I do not believe our fiscal problems are caused by a need for more revenue; our fiscal problems are caused by too much spending by government. I believe in the competitive capitalist market, less government regulation and the need to promote a strong middle class with moral values.

Our government must continually look for ways to bring our young people into the process. Young people do not come to our meetings because we are not user friendly. We are dinosaurs when it comes to technology and social networking. I will be working during the next four months to get Borough meetings electronically on-line and saving paper. Young adults are being pushed to the breaking point financially by the debt and corruption in American government. If my generation (age 58) and those older, want Social Security, Medicare, and Emergency Services providers, we better include the younger generation in decision-making as they will be forced to pay OUR bills.

I will also be working with the Assembly on the process for how the Borough decides on funding for non-profits and Post-Secondary Education. The people working in those non-profits and at our colleges are doing a great job, there are great students being taught and the Borough as a whole benefits.

At the same time, there should not be intimidation inflicted on anyone by the college leader because someone says there should be a discussion about funding. Yesterday morning (Monday) as I was filling my car with gas, a worker at the station, a young man, came out and said he was a student at the college. He said to me, "I'm still a little "ticked" at the college for conning me into protesting the funding during the sign unveiling". I believe there were a lot of people conned during that process.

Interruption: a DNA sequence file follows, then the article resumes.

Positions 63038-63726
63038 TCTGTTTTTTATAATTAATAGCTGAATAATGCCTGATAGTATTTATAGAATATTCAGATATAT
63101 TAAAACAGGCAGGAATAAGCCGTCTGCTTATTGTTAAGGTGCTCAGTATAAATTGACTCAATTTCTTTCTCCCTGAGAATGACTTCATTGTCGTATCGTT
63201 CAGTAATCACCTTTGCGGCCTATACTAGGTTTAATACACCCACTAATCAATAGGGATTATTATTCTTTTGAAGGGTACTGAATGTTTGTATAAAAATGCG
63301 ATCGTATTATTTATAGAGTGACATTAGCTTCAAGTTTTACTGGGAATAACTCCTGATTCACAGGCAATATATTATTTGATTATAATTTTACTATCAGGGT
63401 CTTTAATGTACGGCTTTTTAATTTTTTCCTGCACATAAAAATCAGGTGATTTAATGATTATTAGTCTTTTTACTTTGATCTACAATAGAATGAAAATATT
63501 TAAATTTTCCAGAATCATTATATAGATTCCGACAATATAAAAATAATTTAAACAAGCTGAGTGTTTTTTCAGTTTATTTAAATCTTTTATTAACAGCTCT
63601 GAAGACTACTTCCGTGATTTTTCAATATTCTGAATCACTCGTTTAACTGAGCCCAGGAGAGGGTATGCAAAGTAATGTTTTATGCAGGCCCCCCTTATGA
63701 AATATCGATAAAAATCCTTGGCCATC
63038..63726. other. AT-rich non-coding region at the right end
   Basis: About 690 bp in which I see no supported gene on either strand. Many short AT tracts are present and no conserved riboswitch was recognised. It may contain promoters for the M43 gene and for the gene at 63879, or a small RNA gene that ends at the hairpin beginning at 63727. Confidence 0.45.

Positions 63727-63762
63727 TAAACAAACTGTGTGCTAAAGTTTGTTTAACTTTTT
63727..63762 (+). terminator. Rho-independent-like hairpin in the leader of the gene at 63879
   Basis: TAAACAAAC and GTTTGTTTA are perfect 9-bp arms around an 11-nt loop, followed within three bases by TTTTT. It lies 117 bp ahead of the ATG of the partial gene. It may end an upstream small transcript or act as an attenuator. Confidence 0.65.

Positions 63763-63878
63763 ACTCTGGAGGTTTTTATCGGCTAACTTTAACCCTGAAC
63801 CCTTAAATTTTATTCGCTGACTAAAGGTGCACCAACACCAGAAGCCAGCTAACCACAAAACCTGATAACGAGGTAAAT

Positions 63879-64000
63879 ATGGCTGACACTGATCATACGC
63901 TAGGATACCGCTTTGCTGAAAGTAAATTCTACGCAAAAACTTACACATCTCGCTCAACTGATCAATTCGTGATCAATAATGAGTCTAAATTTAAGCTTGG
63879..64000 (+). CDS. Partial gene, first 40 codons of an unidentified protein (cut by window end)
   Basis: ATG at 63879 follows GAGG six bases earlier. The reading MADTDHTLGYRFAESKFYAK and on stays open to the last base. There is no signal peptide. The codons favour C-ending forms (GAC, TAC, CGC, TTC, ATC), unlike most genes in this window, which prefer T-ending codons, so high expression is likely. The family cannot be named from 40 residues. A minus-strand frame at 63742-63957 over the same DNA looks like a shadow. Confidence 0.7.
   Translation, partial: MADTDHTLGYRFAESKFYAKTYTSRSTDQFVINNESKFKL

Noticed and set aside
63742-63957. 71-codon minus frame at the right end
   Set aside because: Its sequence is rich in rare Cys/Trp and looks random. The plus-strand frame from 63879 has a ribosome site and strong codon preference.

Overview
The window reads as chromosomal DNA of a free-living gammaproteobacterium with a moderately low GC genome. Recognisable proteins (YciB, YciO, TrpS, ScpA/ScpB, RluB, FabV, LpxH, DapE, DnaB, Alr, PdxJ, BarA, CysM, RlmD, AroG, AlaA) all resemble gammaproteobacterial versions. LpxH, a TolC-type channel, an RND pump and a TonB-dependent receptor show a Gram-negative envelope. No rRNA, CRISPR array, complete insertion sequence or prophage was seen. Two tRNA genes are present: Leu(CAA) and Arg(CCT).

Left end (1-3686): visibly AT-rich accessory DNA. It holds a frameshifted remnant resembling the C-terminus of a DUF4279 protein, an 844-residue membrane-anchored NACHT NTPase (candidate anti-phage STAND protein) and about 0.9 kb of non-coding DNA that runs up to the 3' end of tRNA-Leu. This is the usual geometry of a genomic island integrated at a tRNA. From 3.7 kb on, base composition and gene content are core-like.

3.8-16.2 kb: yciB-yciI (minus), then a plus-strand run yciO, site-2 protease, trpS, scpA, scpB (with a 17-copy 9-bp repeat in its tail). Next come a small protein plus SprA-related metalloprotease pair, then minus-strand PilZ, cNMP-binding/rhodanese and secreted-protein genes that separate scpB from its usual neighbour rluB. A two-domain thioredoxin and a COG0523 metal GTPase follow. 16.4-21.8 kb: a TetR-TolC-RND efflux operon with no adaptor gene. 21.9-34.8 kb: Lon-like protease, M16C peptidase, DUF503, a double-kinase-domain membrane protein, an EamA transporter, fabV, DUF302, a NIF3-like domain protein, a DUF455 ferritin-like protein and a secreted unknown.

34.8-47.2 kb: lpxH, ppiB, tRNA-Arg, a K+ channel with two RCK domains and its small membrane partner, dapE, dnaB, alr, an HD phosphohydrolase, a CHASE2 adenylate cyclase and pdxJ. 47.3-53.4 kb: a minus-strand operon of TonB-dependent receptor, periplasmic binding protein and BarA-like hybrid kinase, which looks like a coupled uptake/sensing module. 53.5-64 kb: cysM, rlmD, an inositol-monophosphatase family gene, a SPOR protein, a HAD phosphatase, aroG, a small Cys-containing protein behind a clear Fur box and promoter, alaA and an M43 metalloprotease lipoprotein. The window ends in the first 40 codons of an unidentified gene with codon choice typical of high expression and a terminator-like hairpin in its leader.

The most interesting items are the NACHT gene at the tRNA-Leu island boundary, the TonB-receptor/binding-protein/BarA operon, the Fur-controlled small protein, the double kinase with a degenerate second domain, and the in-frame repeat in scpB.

Next Tuesday, the Assembly will hold a hearing on what I think of as the Director Turner Ordinance (2011-18). It immediately prohibits me from teaching at KPC. It would be an inaccurate perception to think my teaching at the college was connected to funding for Post-Secondary Education. I also have a great local private lawyer, Eric Derleth (trialguy.com), concerning the harassment and intimidation I experienced during February over college funding.

Finally, I would like to share a personal milestone. One year ago, I applied for and was accepted in a One-Year Program of discernment and training regarding being ordained in the Catholic Church. The training required monthly meetings in Anchorage on Friday night and Saturday. I finished that Program last Sunday, the Feast of Pentecost.

By this coming Saturday, I must decide whether or not to apply for the Four-Year Program which will require many on-line classes and one full weekend a month in Anchorage. I will send in my letter of application this week, and God willing, four years from now, I will be asking people to come to my Ordination as a Deacon in the Church.

I can think of no better way to spend the rest of my life than as a member of the Christian clergy trying to respond to God's call. I hope people will pray for me during the next four years and that the next four months as Borough Mayor will include my most productive work for resident taxpayers and the great people who work for the Borough. I will certainly be praying for them.